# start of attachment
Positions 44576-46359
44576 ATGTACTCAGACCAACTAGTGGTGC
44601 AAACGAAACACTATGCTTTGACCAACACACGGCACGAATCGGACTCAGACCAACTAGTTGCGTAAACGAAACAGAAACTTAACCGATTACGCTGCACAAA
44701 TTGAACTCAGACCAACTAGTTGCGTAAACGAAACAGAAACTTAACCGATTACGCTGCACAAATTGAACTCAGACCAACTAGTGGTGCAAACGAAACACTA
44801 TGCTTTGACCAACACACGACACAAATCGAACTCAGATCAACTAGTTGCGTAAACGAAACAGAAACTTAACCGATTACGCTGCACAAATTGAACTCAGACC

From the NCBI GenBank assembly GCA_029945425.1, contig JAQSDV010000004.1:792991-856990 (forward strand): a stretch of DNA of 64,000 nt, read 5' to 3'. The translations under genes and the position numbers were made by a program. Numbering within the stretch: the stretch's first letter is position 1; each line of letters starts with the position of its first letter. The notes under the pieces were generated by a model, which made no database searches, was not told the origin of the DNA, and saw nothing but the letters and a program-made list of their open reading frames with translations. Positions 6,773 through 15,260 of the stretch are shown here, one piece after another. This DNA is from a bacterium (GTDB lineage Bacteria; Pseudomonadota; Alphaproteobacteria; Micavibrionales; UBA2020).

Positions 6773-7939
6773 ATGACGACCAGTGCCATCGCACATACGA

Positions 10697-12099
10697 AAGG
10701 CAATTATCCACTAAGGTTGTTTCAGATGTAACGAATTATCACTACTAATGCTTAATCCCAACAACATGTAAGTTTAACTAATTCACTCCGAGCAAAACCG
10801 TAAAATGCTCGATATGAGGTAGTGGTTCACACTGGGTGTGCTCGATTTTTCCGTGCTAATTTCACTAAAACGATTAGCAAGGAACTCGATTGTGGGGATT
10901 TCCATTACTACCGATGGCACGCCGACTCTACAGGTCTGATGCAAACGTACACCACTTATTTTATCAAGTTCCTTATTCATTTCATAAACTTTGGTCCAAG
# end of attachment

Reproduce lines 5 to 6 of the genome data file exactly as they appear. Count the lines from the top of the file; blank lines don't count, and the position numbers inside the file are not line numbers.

44801 TGCTTTGACCAACACACGACACAAATCGAACTCAGATCAACTAGTTGCGTAAACGAAACAGAAACTTAACCGATTACGCTGCACAAATTGAACTCAGACC

From the NCBI GenBank assembly GCA_029945425.1, contig JAQSDV010000004.1:792991-856990 (forward strand): a stretch of DNA of 64,000 nt, read 5' to 3'. The translations under genes and the position numbers were made by a program. Numbering within the stretch: the stretch's first letter is position 1; each line of letters starts with the position of its first letter. The notes under the pieces were generated by a model, which made no database searches, was not told the origin of the DNA, and saw nothing but the letters and a program-made list of their open reading frames with translations. Positions 6,773 through 15,260 of the stretch are shown here, one piece after another. This DNA is from a bacterium (GTDB lineage Bacteria; Pseudomonadota; Alphaproteobacteria; Micavibrionales; UBA2020).